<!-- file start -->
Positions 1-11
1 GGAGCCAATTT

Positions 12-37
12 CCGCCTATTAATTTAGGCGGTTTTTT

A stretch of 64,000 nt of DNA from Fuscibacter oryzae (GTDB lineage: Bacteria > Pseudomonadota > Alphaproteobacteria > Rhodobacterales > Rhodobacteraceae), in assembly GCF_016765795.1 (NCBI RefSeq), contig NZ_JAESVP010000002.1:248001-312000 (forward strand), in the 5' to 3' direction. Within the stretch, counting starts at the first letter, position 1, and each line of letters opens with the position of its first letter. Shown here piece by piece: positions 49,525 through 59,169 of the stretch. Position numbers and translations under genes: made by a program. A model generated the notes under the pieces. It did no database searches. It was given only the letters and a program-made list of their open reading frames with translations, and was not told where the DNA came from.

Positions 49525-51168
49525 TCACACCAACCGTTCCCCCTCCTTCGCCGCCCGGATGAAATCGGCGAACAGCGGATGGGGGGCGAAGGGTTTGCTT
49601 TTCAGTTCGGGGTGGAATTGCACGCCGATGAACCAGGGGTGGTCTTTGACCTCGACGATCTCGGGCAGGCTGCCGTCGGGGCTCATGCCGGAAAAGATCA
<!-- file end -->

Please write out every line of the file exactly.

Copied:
Positions 1-11
1 GGAGCCAATTT

Positions 12-37
12 CCGCCTATTAATTTAGGCGGTTTTTT

A stretch of 64,000 nt of DNA from Fuscibacter oryzae (GTDB lineage: Bacteria > Pseudomonadota > Alphaproteobacteria > Rhodobacterales > Rhodobacteraceae), in assembly GCF_016765795.1 (NCBI RefSeq), contig NZ_JAESVP010000002.1:248001-312000 (forward strand), in the 5' to 3' direction. Within the stretch, counting starts at the first letter, position 1, and each line of letters opens with the position of its first letter. Shown here piece by piece: positions 49,525 through 59,169 of the stretch. Position numbers and translations under genes: made by a program. A model generated the notes under the pieces. It did no database searches. It was given only the letters and a program-made list of their open reading frames with translations, and was not told where the DNA came from.

Positions 49525-51168
49525 TCACACCAACCGTTCCCCCTCCTTCGCCGCCCGGATGAAATCGGCGAACAGCGGATGGGGGGCGAAGGGTTTGCTT
49601 TTCAGTTCGGGGTGGAATTGCACGCCGATGAACCAGGGGTGGTCTTTGACCTCGACGATCTCGGGCAGGCTGCCGTCGGGGCTCATGCCGGAAAAGATCA